Quick review: Reflections on St Francis by John Michael Talbot

Reflections on St. FrancisReflections on St. Francis by John Michael Talbot
My rating: 4 of 5 stars

When I found this slim volume for 5 euros, I snatched it up since I am a fan of both St Francis of Assisi and John Michael Talbot. I assumed at the time of purchase that this book would largely be a recasting of material from Talbot’s early book The Lessons of Saint Francis: How to Bring Simplicity and Spirituality into Your Daily Life. I was wrong – this an entirely new volume of a different nature from that earlier work. Whereas that earlier work was largely a culling of particular lessons from the saint’s life and work as represented in his biographies, the ‘little flowers’, and his texts, this volume is a collection of brief reflections of three elements of St Francis: the story of his conversion and then two texts, The Rule of 1223 and the Testament from 1226.

The writing style in this book is like St Francis – simple and straightforward. Talbot is not trying to trick us with rhetoric or to be fancy the way a writer like myself would. He writes his thoughts and writes them in quick, simple sentences. He also repeats himself at times, which is actually a helpful tool in bringing home a point and instilling it in the mind. This is all, I believe, part of Br John Michael’s technique, for his other books that I’ve read (besides Lessons, The Music of Creation), his online articles, and his music demonstrate a depth and power that this book hints at. This is good, for it is obvious to me that the whole point of this wee book is, on the one hand, to encourage those new to the Franciscan tradition to wade in the water, and, on the other, to get the rest of us to take ourselves less seriously and rediscover the joyful simplicity of the early thirteenth-century spirituality of St Francis.

The biggest departure from most books on St Francis is Talbot’s treatment of the conversion. Usually, as in Chesterton’s Saint Francis of Assisi or the film Brother Sun, Sister Moon, we are presented with the sudden tale and snap conversion of Francis from young, gallant knight to fraticello in a moment. Br John Michael takes us through the long story, however, showing us the different stages in Francis’ conversion, from capture to Crusade to illness to penitent to hermit, etc. We are reminded that our own story, even if there is a great moment where we turn from our old ways to Christ Who is the Way, is itself a gradual series of turning posts and transformations. We are still being converted.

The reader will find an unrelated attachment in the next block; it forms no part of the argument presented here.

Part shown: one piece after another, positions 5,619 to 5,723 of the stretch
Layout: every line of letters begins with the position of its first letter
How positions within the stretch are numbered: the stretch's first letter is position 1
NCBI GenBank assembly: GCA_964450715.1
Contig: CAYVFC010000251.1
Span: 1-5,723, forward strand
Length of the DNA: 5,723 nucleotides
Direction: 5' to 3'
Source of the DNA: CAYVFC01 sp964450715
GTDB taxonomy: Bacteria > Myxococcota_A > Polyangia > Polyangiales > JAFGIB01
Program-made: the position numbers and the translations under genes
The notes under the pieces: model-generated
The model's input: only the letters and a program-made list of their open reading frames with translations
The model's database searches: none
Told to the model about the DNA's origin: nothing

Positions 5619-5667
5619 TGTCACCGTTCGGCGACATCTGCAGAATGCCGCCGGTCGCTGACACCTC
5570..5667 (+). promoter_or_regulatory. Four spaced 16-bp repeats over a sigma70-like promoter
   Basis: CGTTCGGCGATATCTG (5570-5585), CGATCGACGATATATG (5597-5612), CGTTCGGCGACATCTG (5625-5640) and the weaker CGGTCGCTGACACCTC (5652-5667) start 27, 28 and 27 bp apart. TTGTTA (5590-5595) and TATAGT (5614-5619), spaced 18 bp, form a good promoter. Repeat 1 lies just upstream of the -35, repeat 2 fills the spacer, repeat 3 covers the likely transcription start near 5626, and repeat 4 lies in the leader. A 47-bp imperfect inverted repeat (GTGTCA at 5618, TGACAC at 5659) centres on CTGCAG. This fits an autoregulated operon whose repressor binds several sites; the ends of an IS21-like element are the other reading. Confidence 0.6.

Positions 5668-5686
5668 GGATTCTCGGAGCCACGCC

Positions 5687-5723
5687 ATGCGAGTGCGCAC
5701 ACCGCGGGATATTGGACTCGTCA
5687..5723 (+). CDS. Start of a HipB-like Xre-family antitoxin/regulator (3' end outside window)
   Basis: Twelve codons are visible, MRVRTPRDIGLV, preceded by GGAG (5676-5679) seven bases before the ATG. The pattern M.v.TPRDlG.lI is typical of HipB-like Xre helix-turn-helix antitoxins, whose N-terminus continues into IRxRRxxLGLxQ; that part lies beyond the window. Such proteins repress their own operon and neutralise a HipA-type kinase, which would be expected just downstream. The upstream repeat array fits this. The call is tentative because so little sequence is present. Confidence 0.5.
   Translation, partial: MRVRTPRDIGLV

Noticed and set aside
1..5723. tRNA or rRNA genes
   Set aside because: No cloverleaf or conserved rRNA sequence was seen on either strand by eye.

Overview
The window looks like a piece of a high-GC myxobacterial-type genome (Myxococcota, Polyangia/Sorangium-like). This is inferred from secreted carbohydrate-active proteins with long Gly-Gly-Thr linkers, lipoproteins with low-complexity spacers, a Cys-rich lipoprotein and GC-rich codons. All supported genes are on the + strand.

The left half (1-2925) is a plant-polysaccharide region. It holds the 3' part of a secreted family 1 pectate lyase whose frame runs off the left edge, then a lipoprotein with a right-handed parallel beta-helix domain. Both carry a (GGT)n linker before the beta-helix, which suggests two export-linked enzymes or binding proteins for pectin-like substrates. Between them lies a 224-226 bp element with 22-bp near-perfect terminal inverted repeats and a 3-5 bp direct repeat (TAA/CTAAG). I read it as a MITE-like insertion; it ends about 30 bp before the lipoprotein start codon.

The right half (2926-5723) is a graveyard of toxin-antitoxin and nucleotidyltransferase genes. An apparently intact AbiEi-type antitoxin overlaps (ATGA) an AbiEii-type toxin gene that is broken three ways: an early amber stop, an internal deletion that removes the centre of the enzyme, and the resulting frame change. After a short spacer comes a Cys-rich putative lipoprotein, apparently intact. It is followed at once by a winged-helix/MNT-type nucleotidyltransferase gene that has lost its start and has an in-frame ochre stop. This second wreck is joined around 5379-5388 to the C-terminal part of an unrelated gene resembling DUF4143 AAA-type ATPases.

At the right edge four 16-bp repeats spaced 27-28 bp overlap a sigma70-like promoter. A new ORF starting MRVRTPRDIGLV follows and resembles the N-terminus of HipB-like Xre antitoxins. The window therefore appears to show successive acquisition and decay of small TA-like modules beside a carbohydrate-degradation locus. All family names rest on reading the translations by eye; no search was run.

His reflections on the Rule discuss generally what a Rule is and how it binds the brothers, and how all of us can benefit from our own rules and constitutions. He relates about the rule and constitutions of his own community, the Brothers and Sisters of Charity. Talbot goes through the rule and Testament, highlighting specific passages and ideas for comment, reminding us of St Francis’ commitment to Gospel-centred living, to Jesus Christ, the church, the sacraments. Here we are called again and again to Jesus, to simplicity, and to prayer. Talbot encourages us to live the disciplined life, to pray the Divine Office, and to seek out true charity for our neighbours.

If you want your affection for St Francis renewed, or are looking to introduce St Francis to a friend, I highly recommend this book.

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Do you ever get uncomfortable with your own comfort?

Every once in a while, I wonder if I’m missing out in the deeper, harder joys of life by living in such ease. For example, the Life of John the Almsgiver (Patriarch of Alexandria 606-616) tells some fairly remarkable stories about this man. Once, he was given a quilt worth 36 nomismata, a fairly tidy sum. At the behest of the giver, he slept under it for the first night, but was tossing and turning all night with guilt that the money could have been better spent. So, the next morning, he sold it, bought four rough blankets for 1 nomisma, and gave the other 35 to the poor.

Chapter 23 of the same Life relates similar anecdotes about St. Serapion (is this Serapion of Thmuis, the 4th-c bp?):

Serapion once gave his cloak to a poor man and as he walked on and met another who was shivering, he gave that one his tunic, and then sat down naked, holding the holy Gospel, and on being asked, ‘Who has taken your clothes, father?’ he pointed to the Gospel and said, ‘This is the robber’. Another time he sold the Gospel to give an alms and when a disciple said to him, ‘Father, where is your Gospel?’ he replied, ‘Son, believe me, it was the Gospel which said to me “Sell all you have and give to the poor”, so I sold it and gave to the poor that on the day of judgment we may have freer access to God’. (Trans. Dawes, Three Byzantine Saints)

They tell a story about St. Francis (I think I read it in John Michael Talbot’s book The Lessons of Saint Francis, however it may be from the Little Flowers) that one day he was given a cloak by the brothers, not being the sort of person to wear a cloak, and the weather being cold. Submitting himself to the will of the brothers, he wore this cloak — until he saw a poor, poverty-stricken soul shivering in the winter cold. Thereupon, the goodly saint divested himself of the cloak.

According to the grand scheme of Aquinas’ Summa Theologiae, true happiness and contentment are found in union with God. God is Christ (the whole point of the Nicene Controversy that occupied much of the Church’s time in the fourth century), and Christ tells us that we will find Him in the poor, the naked, the hungry, the prisoner.

Pure religion and undefiled before God and the Father is this, To visit the fatherless and widows in their affliction, and to keep himself unspotted from the world. -James 1:27 KJV